It is to be noted that the discussions at the COP27 have already started to go down the path of market-led solutions and untested technological fixes of the climate crisis. ActionAid Association supports the call by the National Platform for Small-Scale Fish Workers, India rejecting ocean geoengineering for carbon sequestration. The method has not yet been properly tested and it can lead to further destruction of ocean biodiversity and lead to further marginalisation of small-scale fish workers. Such technical solutions again promotes that global carbon trading regimes and diverts attention from real climate solutions. There have also been calls for major overhauls of the IMF and World Bank in dealing with climate finance since the last COP in Glasgow and such calls have gained momentum. ActionAid Association welcomes an overhaul of the world’s largest multilateral financers, but only if this overhaul leads to equitable power in the hands of the global south in the management of these funds. Without changes to power structures of these institutions, any “novel and innovative development” to fund climate financing through them would again lead to manifestations of the colonial attitudes of the global north and pave way for another mode of restricting funding for the countries in need.

Lastly, the discussions on climate change has for long been a very elite discussions among governments, academia and international actors. It lacks the participation of local and marginalised communities who are at the forefront of the climate crisis. Even among the eleven thematic days of COP27, indigenous communities do not find any mention as a separate and important stakeholder group. ActionAid Association calls for further representation of various stakeholder groups including local and marginalised communities in the high-level negotiations at these conferences. Even the Working Group III of the IPCC AR6 reports on the role played by “non-state and sub-national actors including cities, businesses, indigenous Peoples, citizens including local communities and youth, transnational initiatives, and public-private entities in the global effort to address climate change.”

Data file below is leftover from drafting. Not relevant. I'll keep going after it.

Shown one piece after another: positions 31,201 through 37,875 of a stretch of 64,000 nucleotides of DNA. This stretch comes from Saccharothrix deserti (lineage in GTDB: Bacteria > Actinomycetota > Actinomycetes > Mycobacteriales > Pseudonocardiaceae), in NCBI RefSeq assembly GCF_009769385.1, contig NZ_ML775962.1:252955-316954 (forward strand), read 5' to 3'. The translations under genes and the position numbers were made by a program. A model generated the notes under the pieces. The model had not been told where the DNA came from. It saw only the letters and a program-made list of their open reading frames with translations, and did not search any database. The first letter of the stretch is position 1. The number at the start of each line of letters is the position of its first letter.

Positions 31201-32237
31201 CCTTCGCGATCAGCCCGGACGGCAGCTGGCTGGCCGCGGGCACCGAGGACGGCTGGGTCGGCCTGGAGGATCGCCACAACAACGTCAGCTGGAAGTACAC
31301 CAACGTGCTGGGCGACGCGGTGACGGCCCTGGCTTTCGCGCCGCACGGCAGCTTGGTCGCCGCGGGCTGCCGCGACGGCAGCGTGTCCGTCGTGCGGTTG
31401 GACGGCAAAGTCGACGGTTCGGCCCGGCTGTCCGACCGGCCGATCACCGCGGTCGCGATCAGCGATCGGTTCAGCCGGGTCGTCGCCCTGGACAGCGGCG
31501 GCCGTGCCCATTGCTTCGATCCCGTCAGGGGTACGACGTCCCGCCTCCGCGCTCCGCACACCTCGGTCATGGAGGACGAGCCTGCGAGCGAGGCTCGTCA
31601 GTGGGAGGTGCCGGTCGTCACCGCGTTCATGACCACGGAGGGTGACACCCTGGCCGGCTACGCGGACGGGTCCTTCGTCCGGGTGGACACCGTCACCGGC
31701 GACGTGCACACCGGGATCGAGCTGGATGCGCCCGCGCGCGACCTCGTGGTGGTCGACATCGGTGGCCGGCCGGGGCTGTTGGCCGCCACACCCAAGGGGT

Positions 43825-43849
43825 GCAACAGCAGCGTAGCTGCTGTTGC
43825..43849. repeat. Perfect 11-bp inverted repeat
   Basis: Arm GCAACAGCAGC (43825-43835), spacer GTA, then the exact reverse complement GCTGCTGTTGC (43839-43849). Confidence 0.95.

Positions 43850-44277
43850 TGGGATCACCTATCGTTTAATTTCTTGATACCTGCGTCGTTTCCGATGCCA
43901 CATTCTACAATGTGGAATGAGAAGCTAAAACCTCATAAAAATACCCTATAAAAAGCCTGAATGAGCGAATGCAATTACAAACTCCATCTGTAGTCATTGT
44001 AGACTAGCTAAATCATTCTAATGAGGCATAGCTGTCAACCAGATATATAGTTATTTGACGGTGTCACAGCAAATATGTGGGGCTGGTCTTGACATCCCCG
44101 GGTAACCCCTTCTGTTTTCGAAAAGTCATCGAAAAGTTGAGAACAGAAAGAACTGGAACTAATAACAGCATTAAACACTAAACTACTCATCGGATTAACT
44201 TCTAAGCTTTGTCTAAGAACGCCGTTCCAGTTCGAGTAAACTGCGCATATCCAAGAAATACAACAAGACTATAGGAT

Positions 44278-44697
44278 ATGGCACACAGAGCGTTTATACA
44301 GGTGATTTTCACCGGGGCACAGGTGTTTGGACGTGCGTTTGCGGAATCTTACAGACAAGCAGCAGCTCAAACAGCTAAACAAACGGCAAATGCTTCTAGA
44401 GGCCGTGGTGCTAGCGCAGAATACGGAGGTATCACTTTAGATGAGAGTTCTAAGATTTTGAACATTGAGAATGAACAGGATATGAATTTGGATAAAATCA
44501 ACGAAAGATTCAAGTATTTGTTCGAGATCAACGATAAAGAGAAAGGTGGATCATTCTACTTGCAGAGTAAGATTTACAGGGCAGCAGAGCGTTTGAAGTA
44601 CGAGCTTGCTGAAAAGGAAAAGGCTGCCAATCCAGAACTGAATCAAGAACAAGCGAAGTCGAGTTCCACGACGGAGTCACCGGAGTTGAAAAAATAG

Sandeep Chachra, Executive Director of ActionAid Association, who will be present at Sharm El-Sheikh for the conference also concurs that, “Climate action must prioritise locally-led people-centric mitigation and adaption solutions. We must recognise vulnerable communities’ silent and unassessed contribution to climate action. These include small farmers, indigenous communities, fisherfolk, pastoralists and many informal workers such as waste pickers. These communities continue to provide ecological services, help protect carbon sinks in the form of natural resources and provide waste management services.”

By Rekha